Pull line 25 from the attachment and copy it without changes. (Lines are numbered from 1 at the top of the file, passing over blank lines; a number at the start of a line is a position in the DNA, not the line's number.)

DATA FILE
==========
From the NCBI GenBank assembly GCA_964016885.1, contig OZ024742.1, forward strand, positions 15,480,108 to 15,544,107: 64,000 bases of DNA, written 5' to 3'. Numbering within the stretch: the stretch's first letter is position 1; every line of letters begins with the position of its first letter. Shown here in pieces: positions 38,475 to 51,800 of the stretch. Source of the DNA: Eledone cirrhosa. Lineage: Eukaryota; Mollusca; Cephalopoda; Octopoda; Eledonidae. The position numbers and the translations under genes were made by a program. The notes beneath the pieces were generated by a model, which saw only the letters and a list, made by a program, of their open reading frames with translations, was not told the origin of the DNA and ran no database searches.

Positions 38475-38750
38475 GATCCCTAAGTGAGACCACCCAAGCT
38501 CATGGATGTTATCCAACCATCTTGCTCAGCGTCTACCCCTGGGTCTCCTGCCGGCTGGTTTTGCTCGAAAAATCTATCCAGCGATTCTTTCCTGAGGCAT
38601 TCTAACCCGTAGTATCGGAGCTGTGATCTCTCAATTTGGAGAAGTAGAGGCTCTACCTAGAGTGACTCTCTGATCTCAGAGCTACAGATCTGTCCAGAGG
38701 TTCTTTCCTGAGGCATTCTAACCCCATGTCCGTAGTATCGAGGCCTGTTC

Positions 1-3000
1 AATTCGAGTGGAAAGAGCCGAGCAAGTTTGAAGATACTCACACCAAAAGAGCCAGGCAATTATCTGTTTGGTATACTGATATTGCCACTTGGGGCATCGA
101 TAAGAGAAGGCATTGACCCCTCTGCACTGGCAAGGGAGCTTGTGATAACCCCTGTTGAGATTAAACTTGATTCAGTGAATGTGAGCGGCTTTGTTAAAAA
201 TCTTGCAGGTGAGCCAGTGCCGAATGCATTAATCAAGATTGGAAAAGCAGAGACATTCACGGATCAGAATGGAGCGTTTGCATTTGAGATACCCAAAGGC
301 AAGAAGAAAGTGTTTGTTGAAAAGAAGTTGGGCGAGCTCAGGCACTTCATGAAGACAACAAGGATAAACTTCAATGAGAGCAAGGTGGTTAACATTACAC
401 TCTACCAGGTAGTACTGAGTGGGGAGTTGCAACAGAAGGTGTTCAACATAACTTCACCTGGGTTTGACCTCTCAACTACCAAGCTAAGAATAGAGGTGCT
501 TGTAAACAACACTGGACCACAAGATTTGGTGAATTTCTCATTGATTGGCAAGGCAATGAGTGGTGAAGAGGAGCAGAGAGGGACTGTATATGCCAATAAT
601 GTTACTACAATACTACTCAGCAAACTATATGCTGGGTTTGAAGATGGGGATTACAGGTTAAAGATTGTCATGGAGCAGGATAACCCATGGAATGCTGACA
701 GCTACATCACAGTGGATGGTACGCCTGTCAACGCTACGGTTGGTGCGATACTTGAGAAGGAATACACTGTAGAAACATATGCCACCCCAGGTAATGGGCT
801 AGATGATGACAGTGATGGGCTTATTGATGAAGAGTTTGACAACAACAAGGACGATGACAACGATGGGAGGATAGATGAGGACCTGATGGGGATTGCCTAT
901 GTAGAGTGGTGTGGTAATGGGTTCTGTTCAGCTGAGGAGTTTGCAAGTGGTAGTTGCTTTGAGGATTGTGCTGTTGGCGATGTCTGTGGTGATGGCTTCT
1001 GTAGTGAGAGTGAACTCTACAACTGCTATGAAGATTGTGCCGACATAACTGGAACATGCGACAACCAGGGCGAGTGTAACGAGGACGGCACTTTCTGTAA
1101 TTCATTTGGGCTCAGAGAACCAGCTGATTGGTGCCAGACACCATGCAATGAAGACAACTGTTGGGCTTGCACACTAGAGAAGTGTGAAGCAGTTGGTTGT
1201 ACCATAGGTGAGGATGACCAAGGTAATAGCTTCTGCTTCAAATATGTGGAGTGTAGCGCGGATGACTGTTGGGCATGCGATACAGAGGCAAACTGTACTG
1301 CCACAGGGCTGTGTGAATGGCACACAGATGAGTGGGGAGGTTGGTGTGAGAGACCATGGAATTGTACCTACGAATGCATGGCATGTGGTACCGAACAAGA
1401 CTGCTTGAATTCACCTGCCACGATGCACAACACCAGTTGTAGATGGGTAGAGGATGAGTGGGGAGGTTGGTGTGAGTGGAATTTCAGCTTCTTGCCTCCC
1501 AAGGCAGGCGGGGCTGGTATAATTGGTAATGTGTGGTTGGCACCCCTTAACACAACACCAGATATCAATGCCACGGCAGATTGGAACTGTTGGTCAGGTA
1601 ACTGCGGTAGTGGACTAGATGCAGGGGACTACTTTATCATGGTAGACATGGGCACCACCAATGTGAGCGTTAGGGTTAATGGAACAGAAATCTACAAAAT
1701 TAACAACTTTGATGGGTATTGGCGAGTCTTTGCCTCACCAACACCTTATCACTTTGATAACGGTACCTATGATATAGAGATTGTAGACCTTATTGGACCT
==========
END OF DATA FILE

1701 TAACAACTTTGATGGGTATTGGCGAGTCTTTGCCTCACCAACACCTTATCACTTTGATAACGGTACCTATGATATAGAGATTGTAGACCTTATTGGACCT